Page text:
Deconstruction, spiritual abuse, spiritual trauma, and exvangelical are all terms that have entered into our vocabulary in the last few years. It seems that since 2020 the rate at which the stories of people who have walked away from faith have come more rapidly. In fact, rapid departure was already common prior to 2020. A 2021 Pew Research Study found 29% of Americans considered themselves to have no religious affiliation, up from 16% in 2007. At the same time, the percentage of Americans describing themselves as “Christian” declined from 78% in 2007 to 63% in 2021.
These trends have raised theological questions on the nature of salvation, eternal security, and more. More pressing are the pastoral issues: how do we relate to and talk about people who leave? The response of many Christian leaders is too often to disparage or dismiss leavers. Leaders question the authenticity of leavers’ faith, their motives, and regularly make broad, sweeping statements that, regardless of motive, often result in leavers feeling “othered” and validated in their decisions to leave. In a sense, leaders are doubling down on the 99 that remain instead of going after the 1 they believe to have gone astray. In a cruel twist of irony, this is directly contradictory to Jesus’ instruction.
McDonalds ≠ The Church
Full disclosure: when I first saw the above meme, I initially mis-interpreted this to be about the church and not individual Christians. But I discovered that I wasn’t alone in making that leap. More about that in a minute.
Initially, I was blown away at exactly who was sharing the meme. It didn’t come from the “regular” Christians with whom I was friends. Instead, it was being propelled by the pastors, ministers, and denominational leaders with whom I am acquainted. That only made this particular meme’s popularity more disheartening.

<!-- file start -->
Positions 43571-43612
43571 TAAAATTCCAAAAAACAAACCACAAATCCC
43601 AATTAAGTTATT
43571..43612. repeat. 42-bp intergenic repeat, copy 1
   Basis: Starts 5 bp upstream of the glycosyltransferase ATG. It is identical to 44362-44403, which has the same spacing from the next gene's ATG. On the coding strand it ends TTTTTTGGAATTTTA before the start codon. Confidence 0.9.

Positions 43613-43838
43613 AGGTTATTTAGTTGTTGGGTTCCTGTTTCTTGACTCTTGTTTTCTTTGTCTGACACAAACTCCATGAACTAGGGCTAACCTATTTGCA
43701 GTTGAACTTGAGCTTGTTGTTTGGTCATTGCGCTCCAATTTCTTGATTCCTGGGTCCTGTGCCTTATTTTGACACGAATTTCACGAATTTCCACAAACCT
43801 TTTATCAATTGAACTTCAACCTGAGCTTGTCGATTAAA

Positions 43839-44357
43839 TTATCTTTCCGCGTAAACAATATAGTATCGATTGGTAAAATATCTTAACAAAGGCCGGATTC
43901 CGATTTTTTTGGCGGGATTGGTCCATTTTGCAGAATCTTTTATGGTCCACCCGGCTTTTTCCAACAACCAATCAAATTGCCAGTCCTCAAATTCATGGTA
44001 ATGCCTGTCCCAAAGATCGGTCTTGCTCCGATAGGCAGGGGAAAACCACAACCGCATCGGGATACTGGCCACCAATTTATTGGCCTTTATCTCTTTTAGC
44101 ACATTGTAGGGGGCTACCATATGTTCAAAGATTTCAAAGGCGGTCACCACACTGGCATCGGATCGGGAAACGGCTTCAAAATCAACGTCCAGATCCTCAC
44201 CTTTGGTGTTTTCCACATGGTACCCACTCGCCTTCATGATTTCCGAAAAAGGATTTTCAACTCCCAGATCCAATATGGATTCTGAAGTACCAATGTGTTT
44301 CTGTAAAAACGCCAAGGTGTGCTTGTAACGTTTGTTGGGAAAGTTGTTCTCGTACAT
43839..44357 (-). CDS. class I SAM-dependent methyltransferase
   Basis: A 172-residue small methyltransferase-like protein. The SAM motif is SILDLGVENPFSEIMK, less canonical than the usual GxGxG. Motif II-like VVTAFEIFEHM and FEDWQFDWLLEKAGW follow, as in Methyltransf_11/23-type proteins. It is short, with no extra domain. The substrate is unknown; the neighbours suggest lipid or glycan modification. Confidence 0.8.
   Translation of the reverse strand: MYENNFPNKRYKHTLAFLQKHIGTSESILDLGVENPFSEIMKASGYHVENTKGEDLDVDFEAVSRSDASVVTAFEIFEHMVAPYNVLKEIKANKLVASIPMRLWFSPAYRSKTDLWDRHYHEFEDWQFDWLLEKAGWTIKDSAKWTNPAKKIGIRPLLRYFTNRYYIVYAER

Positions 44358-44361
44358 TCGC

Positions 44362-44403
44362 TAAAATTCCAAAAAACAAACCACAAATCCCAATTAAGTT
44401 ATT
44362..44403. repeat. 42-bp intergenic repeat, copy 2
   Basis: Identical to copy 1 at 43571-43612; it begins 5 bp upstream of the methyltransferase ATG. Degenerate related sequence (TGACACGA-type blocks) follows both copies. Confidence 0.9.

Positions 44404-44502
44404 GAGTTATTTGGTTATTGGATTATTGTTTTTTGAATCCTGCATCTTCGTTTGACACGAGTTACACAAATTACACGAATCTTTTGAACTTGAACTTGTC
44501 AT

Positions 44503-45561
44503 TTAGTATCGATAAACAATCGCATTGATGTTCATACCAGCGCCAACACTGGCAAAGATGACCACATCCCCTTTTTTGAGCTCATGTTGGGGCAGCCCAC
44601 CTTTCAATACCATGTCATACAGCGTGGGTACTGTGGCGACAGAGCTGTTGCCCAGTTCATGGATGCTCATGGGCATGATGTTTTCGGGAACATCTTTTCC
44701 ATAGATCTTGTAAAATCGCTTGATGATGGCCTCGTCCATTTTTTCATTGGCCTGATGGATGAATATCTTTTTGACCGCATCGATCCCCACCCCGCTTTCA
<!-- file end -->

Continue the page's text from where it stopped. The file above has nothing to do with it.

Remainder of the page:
Having resolved to not engage in Facebook debates a around the spring of 2020 (wonder what prompted that?), I felt compelled to engage this one. I decided that the easiest way to poke holes into the argument was to point out the absurd attempt as equivalence. Surely these ministry leaders didn’t think that being relationally harmed was the same as getting a hamburger with onions when you specifically asked for a hamburger without onions.
Unfortunately, they did not. Many just didn’t respond to my objection (while giving hearty “Amens” to subsequent comments that expressed agreement). Others defended the substance of the meme, arguing that many are quick to write off church and all Christians over the actions of a single Christian.
The Exception that Proves the Rule
Even to this point, I pushed back. “How,” I asked, “are we supposed to know if/how often this happens?” Unless we ask everyone who’s ever felt this way, aren’t we just assuming the worst of people’s motivations? Worse, as ministry leaders, aren’t we putting up barriers for people who may have legitimate grievances with Christians or the church because we’re assuming that they’re being petty or unforgiving?”
Running with the interpretation that the meme complained about writing off the church instead of Christians, I re-shared it on my Instagram and Facebook stories asking for people’s gut-level responses. Interestingly, most everyone shared my interpretation. Even Christians presently active in their faith and a local church made the same interpretative association.